Stop talking about Selma’s potentialPublished 9:05pm Wednesday, June 19, 2013
A publication I am very proud of is soon to be released and read in beauty parlors and restaurants. A special edition of Selma The Magazine will appear soon and will feature 20 people under the age of 40 who are making a difference and showing leadership in Selma.
Throughout the last several months, the newsroom, including myself, has conducted interviews with all 20 of these individuals who were selected by a committee.
I was assigned five of these fantastic folks who, naturally and easily blew me away with their maturity and desire to see their hometown flourish and grow.
I went into interviews with Desiree Taylor, Allen Bearden, Prince Chestnut, Lee Calame and Glenn King Jr. expecting them to use the same phrase that I despise so much and want to ban from the vocabulary of everyone in town: “Selma has so much potential.”
The reason I hate that phrase is because that statement is usually followed by something they think Selma needs. For example, “Selma has so much potential, if only we had more jobs,” or “if only we would promote tourism.”
My issue with that statement is that talking about what kind of potential Selma has does not highlight the things that are already here and the people who are bending over backwards to harness that potential people yack about all the time.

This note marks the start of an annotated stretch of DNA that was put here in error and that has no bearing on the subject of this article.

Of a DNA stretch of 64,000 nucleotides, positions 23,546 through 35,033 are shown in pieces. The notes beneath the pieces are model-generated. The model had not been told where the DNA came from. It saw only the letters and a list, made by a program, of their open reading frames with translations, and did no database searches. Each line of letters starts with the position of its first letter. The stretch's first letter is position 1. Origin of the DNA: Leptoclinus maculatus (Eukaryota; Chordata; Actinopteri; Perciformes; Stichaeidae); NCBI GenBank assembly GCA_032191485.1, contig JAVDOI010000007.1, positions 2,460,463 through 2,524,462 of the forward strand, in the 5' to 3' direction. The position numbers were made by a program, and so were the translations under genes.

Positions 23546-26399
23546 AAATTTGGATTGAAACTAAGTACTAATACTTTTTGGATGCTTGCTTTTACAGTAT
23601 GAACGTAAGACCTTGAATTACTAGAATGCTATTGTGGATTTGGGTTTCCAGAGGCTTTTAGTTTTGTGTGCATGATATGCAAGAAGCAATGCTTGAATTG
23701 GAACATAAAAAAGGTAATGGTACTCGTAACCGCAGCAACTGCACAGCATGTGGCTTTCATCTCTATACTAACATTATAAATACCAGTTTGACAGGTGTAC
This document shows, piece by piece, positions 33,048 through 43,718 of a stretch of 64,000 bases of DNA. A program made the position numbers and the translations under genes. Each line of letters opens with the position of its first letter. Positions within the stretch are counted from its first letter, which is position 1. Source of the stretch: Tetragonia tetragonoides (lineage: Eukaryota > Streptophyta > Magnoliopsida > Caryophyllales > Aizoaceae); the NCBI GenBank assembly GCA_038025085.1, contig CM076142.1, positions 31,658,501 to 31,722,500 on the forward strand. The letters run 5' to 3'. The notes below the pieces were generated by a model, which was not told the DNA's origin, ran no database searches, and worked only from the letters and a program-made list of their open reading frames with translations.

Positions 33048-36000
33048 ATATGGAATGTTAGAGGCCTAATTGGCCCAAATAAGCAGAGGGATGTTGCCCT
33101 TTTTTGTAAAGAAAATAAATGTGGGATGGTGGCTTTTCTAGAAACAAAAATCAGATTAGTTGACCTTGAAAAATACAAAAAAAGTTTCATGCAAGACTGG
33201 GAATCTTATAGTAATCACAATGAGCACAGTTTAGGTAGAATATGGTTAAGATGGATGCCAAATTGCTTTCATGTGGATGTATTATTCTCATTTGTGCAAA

I was thrilled when not one of my interviewees mentioned Selma’s potential, they only told stories of things they are doing to harness it.
King and Taylor are working to make Concordia College Alabama a place that is well-known in the community and appreciated, as well as a place that prepares students for the field of business — especially working for local industry in Selma.
Bearden sees a need to encourage his students to pursue tracks other than college, like technical trades. Chestnut, as the presiding municipal judge, wants to help rid the city of domestic violence problems through programs before those individuals end up in his courtroom. And Calame helps give honest financial advice at Trustmark so that Selma can flourish economically.
It was great to hear these stories of residents who are young but still have a drive to push Selma into a new age.
They aren’t going around whining about how much potential Selma has, they are rolling up their sleeves and in their everyday lives at work and at home, acting out on things to strengthen the city in all aspects. I am proud a generation of my own is rising up to take their place and jumping into leadership roles without hesitation.
Even more exciting, is there are more than 20 of these young leaders around.